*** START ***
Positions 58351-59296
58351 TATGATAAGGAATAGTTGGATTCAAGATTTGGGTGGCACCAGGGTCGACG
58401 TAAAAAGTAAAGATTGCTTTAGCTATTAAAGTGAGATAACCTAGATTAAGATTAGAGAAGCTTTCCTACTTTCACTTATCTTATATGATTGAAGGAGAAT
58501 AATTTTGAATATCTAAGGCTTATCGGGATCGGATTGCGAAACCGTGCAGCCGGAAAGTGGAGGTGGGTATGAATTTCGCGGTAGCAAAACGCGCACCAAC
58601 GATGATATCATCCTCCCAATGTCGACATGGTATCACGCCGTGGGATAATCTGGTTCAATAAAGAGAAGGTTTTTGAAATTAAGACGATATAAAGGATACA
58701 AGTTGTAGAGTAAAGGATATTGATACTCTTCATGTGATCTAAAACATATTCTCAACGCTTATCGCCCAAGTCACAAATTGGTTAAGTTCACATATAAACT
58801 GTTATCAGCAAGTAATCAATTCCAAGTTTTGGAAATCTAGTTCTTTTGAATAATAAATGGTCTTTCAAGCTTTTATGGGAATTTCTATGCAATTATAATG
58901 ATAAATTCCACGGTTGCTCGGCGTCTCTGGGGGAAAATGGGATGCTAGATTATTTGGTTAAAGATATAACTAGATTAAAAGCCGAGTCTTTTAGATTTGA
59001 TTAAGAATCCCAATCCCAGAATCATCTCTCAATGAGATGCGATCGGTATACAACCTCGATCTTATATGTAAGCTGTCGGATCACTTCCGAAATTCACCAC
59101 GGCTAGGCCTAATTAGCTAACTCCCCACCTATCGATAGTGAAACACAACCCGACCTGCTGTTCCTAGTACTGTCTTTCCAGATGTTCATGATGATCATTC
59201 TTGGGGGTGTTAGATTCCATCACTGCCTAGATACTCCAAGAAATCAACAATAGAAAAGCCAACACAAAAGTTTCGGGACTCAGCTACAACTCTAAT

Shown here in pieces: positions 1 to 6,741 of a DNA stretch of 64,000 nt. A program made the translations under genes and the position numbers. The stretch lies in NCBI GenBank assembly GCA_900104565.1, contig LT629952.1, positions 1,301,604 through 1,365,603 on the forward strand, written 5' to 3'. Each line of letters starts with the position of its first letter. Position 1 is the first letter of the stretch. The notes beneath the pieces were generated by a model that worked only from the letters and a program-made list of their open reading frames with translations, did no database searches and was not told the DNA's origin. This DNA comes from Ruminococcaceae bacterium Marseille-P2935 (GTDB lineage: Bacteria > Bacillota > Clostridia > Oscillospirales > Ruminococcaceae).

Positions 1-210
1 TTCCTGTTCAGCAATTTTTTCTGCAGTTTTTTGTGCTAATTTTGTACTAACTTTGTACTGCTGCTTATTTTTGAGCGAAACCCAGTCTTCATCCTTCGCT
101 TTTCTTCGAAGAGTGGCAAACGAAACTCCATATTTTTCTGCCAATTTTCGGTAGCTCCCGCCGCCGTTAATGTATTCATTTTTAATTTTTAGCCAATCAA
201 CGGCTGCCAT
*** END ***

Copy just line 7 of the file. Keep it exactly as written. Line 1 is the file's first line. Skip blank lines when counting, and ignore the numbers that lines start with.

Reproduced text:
58801 GTTATCAGCAAGTAATCAATTCCAAGTTTTGGAAATCTAGTTCTTTTGAATAATAAATGGTCTTTCAAGCTTTTATGGGAATTTCTATGCAATTATAATG